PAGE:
I served my mission in Brazil, and during that time (in Brazil) Pokémon was fairly popular among the children.  This was new territory to me, so while participating in the ‘develop a relationship of trust’ mode, I only learned how to say Pokémon with a Brazilian accent.  Therefore, whenever I said Pokémon, it sounded like Poke-EH-moan but happened to be a very pronounced EH, so it was more like Poke-EH!-moan (If I am honest, I trailed the moan a bit for dramatic flare, so it sounded a lot like some alien-Jamaican version of moan).  I then came home to America, and the first time I ever said Pokémon to Amanda (my wife), she laughed and asked me to repeat myself over and over again.  This hasn’t gotten old for her, since apparently in English it is pronounced Poke-e-mon.  No emphasis, no flare, just a plain old robot word.  I guess in America we ignore the little thingy above the e which stands for ‘I am important, please emphasize me and my syllable while you say this word’.    If nothing else, it provided a chance for my wife and I to discuss the differences between Poke-e-mon and Poke-EH!-Moan to see which was correct and which one felt more natural as it rolled off our tongues and into the air (Hint: it’s Poke-EH!-Muahon or something like that).

That example was with a single word, but sometimes we read or hear a phrase that can have the same affect on us, or we can skip right past a phrase because we have only ever heard it pronounced by C3PO’s cousin.   A simple emphasis on a word or syllable here or there can dramatically affect the meaning of a phrase.  There are several scripture phrases that can be better understood if we try and pronounce them more like a gringo Brazilian than a sophisticated English major.  One that I have found recently is found in 2 Ne. 9:44 (particularly the phrase at the end which reads “I stand with brightness”.

If we just play with the emphasis for a little bit, we may read it completely differently, and perhaps by evaluating all the different syllables or meanings for emphasis, we can truly understand that it may actually mean all of them are true – all at the same time.

STAND with brightness

At first glance, or in a simple reading, (or perhaps taken all on it’s own without context for which Jacob used it) the phrase “stand with brightness” seems to fit the same idea as ‘stand ye in holy places’ (D&C 87:8, 2 Chron. 35:5, Ps 24:3) or ‘let your light so shine before men’ (Matt. 5:16. 3 Ne. 12:16) suggesting the idea of being an example or ‘standing for something’ – especially when we include the ‘brightness’ at the end of the phrase – after all, do men light a candle, and then hide it under a bushel (Luke 11:33, Mark 4:21)?  No, they share it (or they are supposed to).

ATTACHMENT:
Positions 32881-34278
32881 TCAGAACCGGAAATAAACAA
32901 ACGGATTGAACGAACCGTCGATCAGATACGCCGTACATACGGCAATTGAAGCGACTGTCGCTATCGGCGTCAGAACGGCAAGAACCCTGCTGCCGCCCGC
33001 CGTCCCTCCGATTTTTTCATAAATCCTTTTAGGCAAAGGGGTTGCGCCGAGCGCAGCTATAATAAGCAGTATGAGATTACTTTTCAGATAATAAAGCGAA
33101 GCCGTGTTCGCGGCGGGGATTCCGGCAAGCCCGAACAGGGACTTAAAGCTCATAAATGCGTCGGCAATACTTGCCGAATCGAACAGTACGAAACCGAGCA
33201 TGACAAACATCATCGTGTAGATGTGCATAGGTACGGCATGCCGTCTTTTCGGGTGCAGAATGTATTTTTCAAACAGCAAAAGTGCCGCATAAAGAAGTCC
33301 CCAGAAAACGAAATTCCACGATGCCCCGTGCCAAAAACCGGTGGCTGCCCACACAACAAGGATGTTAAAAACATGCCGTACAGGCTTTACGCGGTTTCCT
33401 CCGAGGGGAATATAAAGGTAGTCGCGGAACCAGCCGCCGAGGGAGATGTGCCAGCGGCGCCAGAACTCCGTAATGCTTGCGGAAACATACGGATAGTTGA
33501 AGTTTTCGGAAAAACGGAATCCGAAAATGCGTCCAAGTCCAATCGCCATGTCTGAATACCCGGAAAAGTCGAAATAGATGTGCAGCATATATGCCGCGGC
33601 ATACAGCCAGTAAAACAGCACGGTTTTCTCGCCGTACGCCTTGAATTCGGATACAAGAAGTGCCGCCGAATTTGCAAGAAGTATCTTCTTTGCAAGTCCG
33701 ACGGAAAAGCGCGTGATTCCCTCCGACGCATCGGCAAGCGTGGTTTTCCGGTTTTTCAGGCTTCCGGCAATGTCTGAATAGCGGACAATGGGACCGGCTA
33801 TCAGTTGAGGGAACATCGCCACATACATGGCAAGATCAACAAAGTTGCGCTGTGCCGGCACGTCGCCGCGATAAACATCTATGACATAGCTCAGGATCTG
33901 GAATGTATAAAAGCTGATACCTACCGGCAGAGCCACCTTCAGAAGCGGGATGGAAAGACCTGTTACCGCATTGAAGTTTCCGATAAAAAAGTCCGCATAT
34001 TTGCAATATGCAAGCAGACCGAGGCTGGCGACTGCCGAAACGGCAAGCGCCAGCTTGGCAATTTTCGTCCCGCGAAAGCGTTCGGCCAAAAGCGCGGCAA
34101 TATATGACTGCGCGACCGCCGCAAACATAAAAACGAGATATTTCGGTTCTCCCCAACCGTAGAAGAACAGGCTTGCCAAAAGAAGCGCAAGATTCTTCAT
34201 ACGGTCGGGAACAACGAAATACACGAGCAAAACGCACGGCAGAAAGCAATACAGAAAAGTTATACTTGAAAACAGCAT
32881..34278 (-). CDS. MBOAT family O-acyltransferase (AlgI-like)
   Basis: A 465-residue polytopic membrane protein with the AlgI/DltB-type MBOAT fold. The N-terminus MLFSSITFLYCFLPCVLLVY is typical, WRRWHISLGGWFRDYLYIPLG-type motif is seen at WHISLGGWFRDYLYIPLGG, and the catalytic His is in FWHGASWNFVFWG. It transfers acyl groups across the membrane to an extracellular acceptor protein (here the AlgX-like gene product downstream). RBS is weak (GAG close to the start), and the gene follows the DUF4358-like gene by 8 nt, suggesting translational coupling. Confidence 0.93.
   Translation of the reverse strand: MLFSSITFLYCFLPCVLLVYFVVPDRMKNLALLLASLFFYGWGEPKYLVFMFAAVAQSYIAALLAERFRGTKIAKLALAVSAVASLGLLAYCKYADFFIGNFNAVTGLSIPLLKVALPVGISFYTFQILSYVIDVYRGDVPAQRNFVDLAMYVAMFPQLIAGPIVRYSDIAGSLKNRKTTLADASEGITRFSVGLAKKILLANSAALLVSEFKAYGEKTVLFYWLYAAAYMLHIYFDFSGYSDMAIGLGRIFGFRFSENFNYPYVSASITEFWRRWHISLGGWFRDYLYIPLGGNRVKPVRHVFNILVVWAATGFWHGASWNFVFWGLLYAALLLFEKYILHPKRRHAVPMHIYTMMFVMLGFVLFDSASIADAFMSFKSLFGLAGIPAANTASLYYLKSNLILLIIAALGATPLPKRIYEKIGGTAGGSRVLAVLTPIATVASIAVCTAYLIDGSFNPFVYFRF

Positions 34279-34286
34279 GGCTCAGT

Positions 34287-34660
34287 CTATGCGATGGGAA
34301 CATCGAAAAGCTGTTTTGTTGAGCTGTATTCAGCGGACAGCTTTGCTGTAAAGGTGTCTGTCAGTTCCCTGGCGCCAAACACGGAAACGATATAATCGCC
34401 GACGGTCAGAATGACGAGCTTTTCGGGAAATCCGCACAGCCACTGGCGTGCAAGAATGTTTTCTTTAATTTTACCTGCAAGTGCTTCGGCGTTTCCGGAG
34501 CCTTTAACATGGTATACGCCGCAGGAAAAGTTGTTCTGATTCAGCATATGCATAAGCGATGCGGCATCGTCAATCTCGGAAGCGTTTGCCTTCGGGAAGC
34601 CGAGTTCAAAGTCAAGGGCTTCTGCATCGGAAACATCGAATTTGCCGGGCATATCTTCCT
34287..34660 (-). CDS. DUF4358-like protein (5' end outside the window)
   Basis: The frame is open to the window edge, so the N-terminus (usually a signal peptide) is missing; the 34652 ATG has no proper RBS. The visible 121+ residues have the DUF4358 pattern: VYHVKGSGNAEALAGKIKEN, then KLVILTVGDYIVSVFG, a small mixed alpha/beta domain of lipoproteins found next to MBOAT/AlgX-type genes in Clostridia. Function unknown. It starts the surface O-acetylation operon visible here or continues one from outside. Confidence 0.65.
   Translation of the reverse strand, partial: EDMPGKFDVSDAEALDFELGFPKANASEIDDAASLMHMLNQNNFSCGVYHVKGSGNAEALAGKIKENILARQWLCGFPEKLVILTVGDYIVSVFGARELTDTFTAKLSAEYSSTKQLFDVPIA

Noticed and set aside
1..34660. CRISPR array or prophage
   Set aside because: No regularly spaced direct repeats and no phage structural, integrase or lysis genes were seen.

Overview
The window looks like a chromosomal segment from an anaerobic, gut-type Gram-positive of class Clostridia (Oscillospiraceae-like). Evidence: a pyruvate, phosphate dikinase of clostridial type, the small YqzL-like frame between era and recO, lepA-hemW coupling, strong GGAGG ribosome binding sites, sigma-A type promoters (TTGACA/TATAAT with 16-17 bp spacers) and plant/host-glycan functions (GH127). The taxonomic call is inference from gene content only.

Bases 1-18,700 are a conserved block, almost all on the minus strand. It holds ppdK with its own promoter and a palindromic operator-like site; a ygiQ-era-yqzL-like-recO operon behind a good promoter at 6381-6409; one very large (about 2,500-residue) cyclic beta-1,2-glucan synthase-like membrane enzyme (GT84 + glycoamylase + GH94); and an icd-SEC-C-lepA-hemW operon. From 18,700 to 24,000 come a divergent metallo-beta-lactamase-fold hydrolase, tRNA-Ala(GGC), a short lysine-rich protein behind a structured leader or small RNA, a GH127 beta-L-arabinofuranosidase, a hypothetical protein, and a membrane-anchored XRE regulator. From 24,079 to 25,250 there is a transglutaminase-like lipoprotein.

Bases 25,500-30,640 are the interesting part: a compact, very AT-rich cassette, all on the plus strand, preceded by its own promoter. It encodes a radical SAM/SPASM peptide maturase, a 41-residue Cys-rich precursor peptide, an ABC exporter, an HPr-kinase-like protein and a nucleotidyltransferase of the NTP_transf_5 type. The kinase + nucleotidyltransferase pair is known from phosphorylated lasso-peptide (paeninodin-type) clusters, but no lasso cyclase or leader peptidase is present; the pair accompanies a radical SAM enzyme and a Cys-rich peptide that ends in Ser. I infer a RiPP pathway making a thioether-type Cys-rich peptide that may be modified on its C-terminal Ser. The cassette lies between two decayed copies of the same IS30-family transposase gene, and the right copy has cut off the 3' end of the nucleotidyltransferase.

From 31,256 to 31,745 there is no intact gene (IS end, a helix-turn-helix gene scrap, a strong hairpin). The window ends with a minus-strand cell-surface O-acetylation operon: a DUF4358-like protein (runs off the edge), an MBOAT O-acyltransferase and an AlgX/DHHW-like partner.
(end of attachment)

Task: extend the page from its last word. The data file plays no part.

This reading may be similar to the first one, with a bit more emphasis on the degree of light coming from our stance.  This may have more focus on our own internal testimonies, etc. in order to get the soft, 15-watt glow that we are sharing ramped up to a solid 60 or 100-watt output.  I think the charge here is to bring it up as high as we can.  If we are to stand with ‘brightness’, let’s make sure that we understand the difference between a 40 W standard incandescent, a 17W LED, and a 23W CFL bulb on the lumens scale.

Stand WITH Brightness

At first reading, this might be the simplest and most easily discounted arrangement, mostly because this can easily be rolled into one of the first two arrangements – and it does mean those things, but – when we stop and think about what this could also mean we are open to the other possibilities.  What if instead of using ‘with’ as a transition to ‘brightness’ we use it as a description of who else is coming to the party?  What if the brightness is more of a someone than a something?  What if we read this sentence with John 8:12, 9:5 and D&C 11:28 in mind?  Behold, I am Jesus Christ, the Son of God.  I am the life and the light of the world” whose “countenance shone above the brightness of the sun” (D&C 110:3).   Then, we could read it with the understanding that brightness may have been standing there strong and firm all along – and we just decided to join the party ourselves.

Now, with all 3 of these different pronunciations of the phrase, we are ready to understand what it means, and then combine all 3 meanings into a single understanding of what it means to truly ‘stand with brightness’.  Standing tall, firm, and resolute ‘having a perfect brightness of hope’ (2 Ne. 31:20), with a determination to grow ever more brighter, all made possible by the actual brightness, which is above the brightness of the sun.  And the nearer we stand with brightness, the brighter we become.

Jesus Christ is truly the absolute middle of everything in our universe.

Let us stand up for him, resolve to stand firmly with him, and in so doing he will lend his brightness to us little by little so that we can obey the charge to stand with brightness.